However many astronomers believe it is from a different mission due to the size and markings.
Local boatmen towed the section to Tresco where it has now been removed from the beach.
Rocket splits but doesn't disintegrate
Joseph Thomas, from Tresco Boat Services, found the section of rocket while travelling around the north end of the island.
He said: "There were lots of gulls on the water and I thought initially it was a dead whale and the birds were feeding off it."
Mr Thomas found the debris, which was "covered in goose barnacles", at about 14:00 GMT on Thursday about 100m (328ft) from the shore.
"I didn't know what it was. We tried to drag it ashore using a hook, but it bent it.
"First thoughts were that it was part of a plane, but then we scraped the barnacles off and we saw it was part of a rocket.
Definitely not a beached whale
"It's not every day part of a rocket washes ashore at home."
"It was too heavy for us to tow."
Coastguards issued a warning to shipping in the area after the discovery.
Spokesman Martin Leslie said: "The markings show an American flag. It looks like it's an American rocket and seems most likely to be the unmanned SpaceX Falcon 9 which blew up shortly after take-off from Cape Canaveral in June.
"We're grateful for all those who helped in its recovery, it was a great example of the community working together."
That rocket, which broke up shortly after take-off and landed in the sea about 4,100 miles from the Isles of Scilly, was in the process of sending a cargo ship to the International Space Station.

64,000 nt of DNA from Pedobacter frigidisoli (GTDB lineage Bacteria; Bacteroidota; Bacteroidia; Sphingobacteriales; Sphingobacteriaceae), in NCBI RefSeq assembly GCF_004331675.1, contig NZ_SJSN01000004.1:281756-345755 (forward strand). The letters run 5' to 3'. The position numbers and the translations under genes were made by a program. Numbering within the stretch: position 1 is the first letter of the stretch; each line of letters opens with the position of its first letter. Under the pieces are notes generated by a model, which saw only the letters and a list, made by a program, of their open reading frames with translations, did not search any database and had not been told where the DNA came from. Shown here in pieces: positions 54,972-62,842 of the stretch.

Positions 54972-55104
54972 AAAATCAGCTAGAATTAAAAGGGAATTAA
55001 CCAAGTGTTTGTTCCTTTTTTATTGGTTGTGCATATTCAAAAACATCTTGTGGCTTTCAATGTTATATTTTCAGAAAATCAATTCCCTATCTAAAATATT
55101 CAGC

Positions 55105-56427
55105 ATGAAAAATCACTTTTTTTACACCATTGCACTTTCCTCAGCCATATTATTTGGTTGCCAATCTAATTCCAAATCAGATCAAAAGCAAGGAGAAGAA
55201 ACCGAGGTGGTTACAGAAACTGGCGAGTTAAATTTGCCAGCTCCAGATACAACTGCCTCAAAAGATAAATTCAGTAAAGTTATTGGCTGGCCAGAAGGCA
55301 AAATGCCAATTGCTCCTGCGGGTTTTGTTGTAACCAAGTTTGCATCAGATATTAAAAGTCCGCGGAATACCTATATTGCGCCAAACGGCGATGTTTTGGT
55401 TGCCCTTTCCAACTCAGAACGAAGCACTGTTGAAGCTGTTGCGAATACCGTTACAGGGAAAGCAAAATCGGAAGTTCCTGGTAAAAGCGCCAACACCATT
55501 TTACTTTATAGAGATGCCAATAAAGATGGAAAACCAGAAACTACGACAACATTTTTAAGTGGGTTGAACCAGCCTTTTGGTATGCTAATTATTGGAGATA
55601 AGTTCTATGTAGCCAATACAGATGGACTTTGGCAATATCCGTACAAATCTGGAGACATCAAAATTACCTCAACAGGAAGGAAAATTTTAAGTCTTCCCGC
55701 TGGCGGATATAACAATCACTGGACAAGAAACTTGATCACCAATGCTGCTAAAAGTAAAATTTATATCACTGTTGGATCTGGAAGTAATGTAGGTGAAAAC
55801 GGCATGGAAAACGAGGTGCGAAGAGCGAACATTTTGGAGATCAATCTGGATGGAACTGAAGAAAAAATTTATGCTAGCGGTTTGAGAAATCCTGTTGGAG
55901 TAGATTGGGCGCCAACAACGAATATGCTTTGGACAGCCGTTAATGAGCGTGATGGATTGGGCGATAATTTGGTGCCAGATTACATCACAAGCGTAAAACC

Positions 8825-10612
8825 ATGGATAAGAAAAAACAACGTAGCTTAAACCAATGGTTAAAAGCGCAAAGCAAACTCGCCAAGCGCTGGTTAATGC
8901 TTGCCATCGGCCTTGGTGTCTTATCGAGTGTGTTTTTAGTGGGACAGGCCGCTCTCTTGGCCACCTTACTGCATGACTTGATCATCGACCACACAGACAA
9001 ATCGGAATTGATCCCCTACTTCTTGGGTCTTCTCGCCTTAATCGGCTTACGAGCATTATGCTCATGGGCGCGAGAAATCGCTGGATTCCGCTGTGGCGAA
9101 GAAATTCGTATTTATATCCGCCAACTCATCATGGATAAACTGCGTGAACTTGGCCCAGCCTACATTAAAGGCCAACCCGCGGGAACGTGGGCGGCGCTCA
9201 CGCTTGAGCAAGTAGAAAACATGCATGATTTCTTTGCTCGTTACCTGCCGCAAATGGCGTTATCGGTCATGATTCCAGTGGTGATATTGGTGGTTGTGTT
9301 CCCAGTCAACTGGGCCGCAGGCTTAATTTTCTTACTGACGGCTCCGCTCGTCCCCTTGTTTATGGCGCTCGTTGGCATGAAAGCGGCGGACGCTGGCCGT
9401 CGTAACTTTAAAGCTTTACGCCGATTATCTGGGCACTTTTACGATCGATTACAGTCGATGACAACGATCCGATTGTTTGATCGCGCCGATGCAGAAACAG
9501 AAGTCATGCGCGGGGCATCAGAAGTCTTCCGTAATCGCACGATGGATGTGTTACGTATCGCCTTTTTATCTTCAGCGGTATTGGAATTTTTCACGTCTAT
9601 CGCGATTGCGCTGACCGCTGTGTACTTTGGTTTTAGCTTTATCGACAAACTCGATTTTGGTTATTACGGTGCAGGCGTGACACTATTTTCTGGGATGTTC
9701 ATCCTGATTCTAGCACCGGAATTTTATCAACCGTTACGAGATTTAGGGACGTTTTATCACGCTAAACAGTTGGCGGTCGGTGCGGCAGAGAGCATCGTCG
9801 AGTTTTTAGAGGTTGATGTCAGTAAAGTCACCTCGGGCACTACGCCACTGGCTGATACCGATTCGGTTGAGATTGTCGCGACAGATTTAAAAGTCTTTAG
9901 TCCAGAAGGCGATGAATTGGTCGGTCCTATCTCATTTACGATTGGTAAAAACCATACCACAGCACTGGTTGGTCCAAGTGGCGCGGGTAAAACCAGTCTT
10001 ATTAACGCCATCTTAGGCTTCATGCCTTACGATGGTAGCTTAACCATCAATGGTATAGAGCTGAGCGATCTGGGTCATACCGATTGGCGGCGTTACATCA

However Jonathan McDowell, an astronomer at the Harvard-Smithsonian Center for Astrophysics, said many experts believed, due to the size and markings which have now been revealed, it was from a different mission.
"All the geeks have been getting together and looking at fine details, and we're pretty sure it's a launch from September 2014 that successfully sent a cargo mission to the space station.
"It didn't look like an exploded rocket to me, it looked like a fairly normal piece of space junk when the lower stage of a rocket falls from a hundred miles up and hits the ocean. Large sections can remain in tact and it's really quite normal," he said.
Islander Pete Hicks, who towed the debris to shore, tweeted: "Towed in and beached a piece of flotsam earlier. Thoughts were could be aviation parts ..didnt imagine space race."
I have written for the travel, entertainment, and culture sectors, both on-line and in the local press.
For over twenty-five years my day-job consisted of slugging away, making other people rich, in the world's most ruthless, yet strangely boring and inept corporate finance environments. Those included international banking, new-IT, and advertising.
As freelance writer, and critic, in my spare time, I helped run a workshop for local writers. Admittedly, I am no-longer writing the on-line movie review blog ‘Celluloid Seduction’, having no time to hang around the entertainment sites as I use to.
After the devastating and unsolved death of my younger brother on 09/09/1994, I continue to exorcise feelings of powerlessness, and loss that plague my psyche, by creating modern literal performance poetry, using traditional rhythmic forms, following in the footsteps of my late grandfather, the Cypriot 'Red Village' poet 'Vasilis'.
Recently, I jumped a milestone and found myself travelling back in time to my old haunts from the 80s. I even landed a job back in Government... but don't worry, nothing exciting to write about yet. I'm just a small cog in a big wheel.
I have many interests including the cinema, music, writing of all kinds, political and religious debate, new and weird science and the occult, plus a lot of other things that just don't fit in this box. Twitter comes in handy for disseminating views.
Although this Blog is a reflection of the strange world I find myself living in, it's also full of memories and opinions.
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